By all indicators (page reads, Likes, comments), most of my readers don’t find POV-Ray quite as interesting as I do. That’s too bad, because I’ve finally decided on a theme for this blog. It’s going to be all-POV-Ray all the time! Think of the fun we’ll have!
Yes, of course I’m kidding. Anyone who knows me at all (hello, have you met me?) would know better. Me, one topic? It is to laugh. Out loud. (Honestly, I don’t know how mono-topical bloggers do it.)
But I do promise this is the last post—for now—about POV-Ray. We’ll just swing by the gift shop, and then move on to other things.
Last time I showed you how to make a stool (one, two, over a thousand, same thing; electrons are extremely cheap). The point was mainly to illustrate a bit of constructive geometry, the technique of building complex shapes from simple ones. I showed you some very simple examples in the first article.
The simple stool I made uses four cylinders for legs, eight more cylinders for the support rungs, and a combination of two shapes to make the seat. A flat wide cylinder might have made an acceptable seat, but adding a torus at the edge gives it a nice curve.
I mentioned that texture is a key in life-like image rendering. A huge part of the art here is the lighting of a scene, and the textures of the objects in it. Compare the image here, with its wood texture legs, to the images from last time!
Back when we toured my virtual theatre I promised to show you how I made one of the back stage light assemblies. I’ve worked more on that assembly since the tour, so the image here looks a bit better than in that post.
Take a moment to look at the lamp and see if you can determine what went into its construction. I’ll give you a hint that it uses a lot of cylinders, two spheres and five toruses.
Or tori if you prefer. (In Latin, do you call a love of toruses Tori Amos?)
Most, if not all, the cylinders should be easy to spot. They’re used in the base as well as for the straight wires of the safety cage. The base of the bulb is cylinder, and so is most of the glass envelope.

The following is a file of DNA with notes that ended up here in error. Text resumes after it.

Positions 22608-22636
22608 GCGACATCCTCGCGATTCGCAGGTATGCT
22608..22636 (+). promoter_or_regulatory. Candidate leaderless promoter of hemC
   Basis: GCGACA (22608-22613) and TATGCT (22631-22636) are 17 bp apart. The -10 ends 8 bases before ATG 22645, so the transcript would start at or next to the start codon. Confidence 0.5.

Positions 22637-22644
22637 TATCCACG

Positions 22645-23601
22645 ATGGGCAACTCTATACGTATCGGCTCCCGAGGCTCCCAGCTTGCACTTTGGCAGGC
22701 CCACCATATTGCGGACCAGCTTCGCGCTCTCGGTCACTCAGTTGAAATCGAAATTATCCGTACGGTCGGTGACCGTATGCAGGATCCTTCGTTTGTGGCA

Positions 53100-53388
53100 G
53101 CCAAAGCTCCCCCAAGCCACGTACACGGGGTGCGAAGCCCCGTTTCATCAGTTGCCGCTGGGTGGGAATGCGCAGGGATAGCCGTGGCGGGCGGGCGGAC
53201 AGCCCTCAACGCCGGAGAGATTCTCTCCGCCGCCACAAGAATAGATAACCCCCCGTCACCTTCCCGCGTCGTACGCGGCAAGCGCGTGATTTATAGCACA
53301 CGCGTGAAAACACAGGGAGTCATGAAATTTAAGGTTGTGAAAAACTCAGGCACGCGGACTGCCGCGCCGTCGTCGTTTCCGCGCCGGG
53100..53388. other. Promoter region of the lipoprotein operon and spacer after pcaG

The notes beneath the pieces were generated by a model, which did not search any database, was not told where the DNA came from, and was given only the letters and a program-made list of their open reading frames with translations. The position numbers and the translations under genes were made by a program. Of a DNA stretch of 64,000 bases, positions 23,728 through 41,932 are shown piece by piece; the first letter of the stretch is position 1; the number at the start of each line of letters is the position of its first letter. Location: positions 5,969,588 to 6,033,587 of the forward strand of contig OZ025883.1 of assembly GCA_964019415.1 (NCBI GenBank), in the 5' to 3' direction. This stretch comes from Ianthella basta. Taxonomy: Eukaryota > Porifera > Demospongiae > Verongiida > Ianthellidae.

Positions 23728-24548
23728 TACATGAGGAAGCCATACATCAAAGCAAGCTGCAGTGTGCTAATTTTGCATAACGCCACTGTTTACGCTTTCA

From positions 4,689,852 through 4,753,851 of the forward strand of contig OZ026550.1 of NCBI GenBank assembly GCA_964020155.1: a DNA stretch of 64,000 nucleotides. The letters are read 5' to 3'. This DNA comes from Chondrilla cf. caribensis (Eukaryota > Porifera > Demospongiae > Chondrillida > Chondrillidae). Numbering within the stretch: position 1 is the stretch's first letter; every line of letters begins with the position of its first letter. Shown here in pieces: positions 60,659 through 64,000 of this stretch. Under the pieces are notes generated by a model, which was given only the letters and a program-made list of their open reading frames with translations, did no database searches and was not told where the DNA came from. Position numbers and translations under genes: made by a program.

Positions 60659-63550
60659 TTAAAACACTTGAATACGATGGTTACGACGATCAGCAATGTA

For the most part, the construction is very simple—it’s kind of just a bunch of cylinders—which is good, since its only purpose is to dress up my theatre scene a bit. The hardest part is curved wire at the end of the cage, and “hardest” in this case just means “not as trivial as the rest.”
This object, unlike the stool, is what prop people call a practical prop. That is, it really works. This light is an actual light in POV-Ray; it is one of the sources of light that illuminate a scene. In fact, the (need for) the light source came first; the idea to dress it up to look like something is fun (or art; whatever).
To the right is an “exploded” view of the lamp that reveals the individual pieces. In a real lamp, we could take it a part and lay out the pieces. In a CGI lamp, I just tell each individual piece to “be someplace else.” In the lingo, each piece is translated to a new position nearby.
(In both cases, click on the thumbnail for a full-sized version.)
The view also contains a small non-exploded version of the lamp in the upper left for easy comparison. (It also provides a simple demonstration of how objects can be scaled—biggered or smallered—in a scene.)
Between the little lamp and the parts is a diagram of how the end of the safety cage is made. It starts with three tori (reddish) which are rotated on 60° angles. Then an intersection operation with a(n invisible) box keeps only the parts of the tori inside the box.
The glass and metal appearances come from textures. The light source itself (which is never actually rendered, hence the idea of making them visible) is in the center of the round part of the (yellow) bulb.
That’s the zero point of the lamp, its self reference point. Only the bulb and the six straight wire segments are left in their correct (non-exploded) positions; all the other pieces were “shoved” a bit.
As you might guess, the lamp components need to not block the light, so they are set to not cast a shadow. Light sources light them, but the light passes through to light objects behind them (it’s magic). The base is not so set, so it does cast a shadow.
It’s just a choice on my part. I went back and forth about letting the safety cage cast a shadow. The problem is that POV light sources are very sharp. With the wires so close to the light source, it casts giant, very sharp, shadows.
In fact, those caged lights do cast large (but not as sharp) shadows. There are ways to make the shadows more realistic, but they increase rendering time significantly. (Many of the theatre images already take about an hour each to render.)
This concludes my brief tour of POV-Ray, but it’s hardly the last you’ll see of POV-Ray images here. It’s a wonderful tool for illustrating some of the things I want to talk about. I put it to use in the Dimensional Coordinates post, and I’ve used it a lot in these posts.
It’s a cool way to make something. It’s kind of like sculpting or building, but without all the marble chips or wood splinters.